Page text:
New Kent Records Available To Search this Findmypast Friday
Explore more than 652,000 brand new records from the English county of Kent this Findmypast Friday, including:
Kent Parish Records Update
Over 515,000 new records have been added to our collections of Kent Parish records, including:
- Over 464,0000 new Kent Baptisms
- Over 29,000 new Kent Banns
- Over 5,000 new Kent Marriages
- Over 16,000 new Kent Burials
The new additions consist of transcripts provided by the Kent Family History Society and cover the parishes of Burham, Canterbury, Deal, Dover, Gravesend, Halling, Hawkhurst, Higham, Kilndown, Lydd, Maidstone, New Romney, Tudeley with Capel and Walmer.
The records date from 1538 to 1988. A full list of all the parishes covered by these collections is provided in the Useful links and resources sectionof each search page. Affectionately known as the Garden of England, Kent is an ancient county in the southeast. One of the Home Counties, it borders London, Essex, Surrey, and Sussex, and nominally France, midway through the Channel Tunnel.
Kent, Canterbury Archdeaconry Registers
Over 35,000 additional records have been added to our collections of Kent, Canterbury Archdeaconry Registers, including:
- Over 3,000 new Kent, Canterbury Archdeaconry Baptisms
- Over 400 Kent, Canterbury Archdeaconry Banns
- Over 3,000 Kent, Canterbury Archdeaconry Marriages
- Over 17,000 Kent, Canterbury Archdeaconry Burials
The new additions cover the parishes of Hythe, Paddlesworth, Sandgate and Westgate on Sea and span the years 1813 to 2001. Each entry includes both a transcript and an image of the original document.
Search for your English ancestors in this index of more than 111,000 poor law union records. This index comprises 16 different types of poor law union documents from 24 different unions across the English county of Kent. It was created from original records held by the Kent History and Library Centre.
The collection includes Admission and Discharge Registers, Court of the Guardians records, births, baptisms, deaths, burials, relief Lists and more. Each result will include a transcript of the original source material.
In 1834 parishes were grouped into new local government units known as Poor Law Unions. These unions reported to the newly created Poor Law Commission, later the Poor Law Board, and later again, the Poor Law Department of the Local Government Board, all based in London. Each Poor Law Union was run by a board of guardians elected by ratepayers from their constituent parishes. The day-to-day management of the workhouse was supervised by a workhouse master and matron.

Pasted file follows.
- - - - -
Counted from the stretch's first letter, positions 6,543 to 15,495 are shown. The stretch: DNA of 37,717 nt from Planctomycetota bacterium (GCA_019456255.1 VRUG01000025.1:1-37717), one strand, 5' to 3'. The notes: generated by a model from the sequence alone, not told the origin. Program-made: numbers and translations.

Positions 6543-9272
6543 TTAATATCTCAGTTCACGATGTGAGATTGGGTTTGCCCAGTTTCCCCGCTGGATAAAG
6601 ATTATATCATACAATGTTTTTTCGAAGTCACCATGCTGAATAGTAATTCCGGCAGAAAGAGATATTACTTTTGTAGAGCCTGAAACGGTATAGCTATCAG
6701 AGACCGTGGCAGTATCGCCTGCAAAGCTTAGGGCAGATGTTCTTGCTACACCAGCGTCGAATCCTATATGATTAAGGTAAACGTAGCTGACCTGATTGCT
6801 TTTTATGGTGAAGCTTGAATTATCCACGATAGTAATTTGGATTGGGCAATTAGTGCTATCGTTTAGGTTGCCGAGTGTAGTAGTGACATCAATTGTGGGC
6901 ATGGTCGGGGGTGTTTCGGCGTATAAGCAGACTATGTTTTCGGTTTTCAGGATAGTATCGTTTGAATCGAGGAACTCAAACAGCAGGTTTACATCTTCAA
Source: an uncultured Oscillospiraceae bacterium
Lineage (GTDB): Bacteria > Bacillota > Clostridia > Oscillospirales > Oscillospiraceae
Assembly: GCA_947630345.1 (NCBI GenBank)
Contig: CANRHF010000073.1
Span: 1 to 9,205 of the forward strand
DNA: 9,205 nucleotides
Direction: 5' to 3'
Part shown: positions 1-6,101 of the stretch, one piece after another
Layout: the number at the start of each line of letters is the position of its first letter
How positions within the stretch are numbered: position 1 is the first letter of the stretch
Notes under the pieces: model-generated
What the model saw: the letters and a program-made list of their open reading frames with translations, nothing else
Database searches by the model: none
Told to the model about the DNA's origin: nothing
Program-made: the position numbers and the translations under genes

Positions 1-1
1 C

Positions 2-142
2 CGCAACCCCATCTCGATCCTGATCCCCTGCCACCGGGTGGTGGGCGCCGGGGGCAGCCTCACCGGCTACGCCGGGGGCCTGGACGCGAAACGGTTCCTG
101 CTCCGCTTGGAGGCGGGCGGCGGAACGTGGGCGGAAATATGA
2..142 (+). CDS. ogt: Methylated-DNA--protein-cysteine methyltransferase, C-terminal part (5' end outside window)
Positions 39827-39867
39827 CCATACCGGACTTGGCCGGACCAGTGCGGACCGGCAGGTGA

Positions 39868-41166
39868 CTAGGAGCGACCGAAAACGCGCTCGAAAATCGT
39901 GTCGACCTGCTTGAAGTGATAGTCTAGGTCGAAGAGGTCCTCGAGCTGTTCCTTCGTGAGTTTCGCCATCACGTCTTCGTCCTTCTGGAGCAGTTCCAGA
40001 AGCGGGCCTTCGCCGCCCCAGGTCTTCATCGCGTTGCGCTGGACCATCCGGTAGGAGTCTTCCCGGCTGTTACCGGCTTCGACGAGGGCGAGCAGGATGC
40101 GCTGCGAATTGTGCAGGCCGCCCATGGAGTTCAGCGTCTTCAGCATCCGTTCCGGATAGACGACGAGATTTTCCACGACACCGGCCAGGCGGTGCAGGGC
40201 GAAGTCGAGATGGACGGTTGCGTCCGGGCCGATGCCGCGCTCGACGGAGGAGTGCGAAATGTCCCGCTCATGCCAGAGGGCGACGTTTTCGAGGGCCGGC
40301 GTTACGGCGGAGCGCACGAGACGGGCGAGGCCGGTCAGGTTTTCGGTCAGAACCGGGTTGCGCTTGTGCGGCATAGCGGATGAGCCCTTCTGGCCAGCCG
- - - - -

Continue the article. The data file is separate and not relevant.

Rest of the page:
Explore seven fascinating historical publications to learn more about the history of Kent and the lives of your Kentish ancestors, including;
- Roffensian Register (King’s School, Rochester), 3rd ed, pub 1920 (1835-1920)
- Register of St Lawrence College, Ramsgate, 2nd ed, pub 1925 (1879-1924)
- Parish Registers of Chislet (1538-1707)
- Kent Records: Parish Registers & Records in the Diocese of Rochester, pub 1912
- Dwelly’s Parish Records, vol 3, pub 1914 – Memorial Inscriptions for Herne, Hoath & Reculver
- Parish Registers of Rochester Cathedral, pub 1892 (1657-1837)
- Testamenta Cantiana (Extracts from Kent Wills), 2 vols, pub 1906-07 (1400-1560)
The publications in this collection are presented as a PDF. You can search the publication by name and will be brought to the page on which the name appears. The amount of information you discover about your ancestor will depend on the nature of event that was recorded.
Over 8,000 new articles from more than 60 publications are now available to search. The new additions cover The UK, Ireland, The United States, Canada, New Zealand, Australia and Slovakia.
The PERiodical Source Index (PERSI) enables you to easily locate key information about people and places. It contains millions of entries from thousands of historical, genealogical and ethnic publications, making it an invaluable, comprehensive family history resource. PERSI provides a simple way to access articles, photos, and other material you might not find using traditional search methods. This can help to build the historical context around your personal research, and the world your ancestors lived in.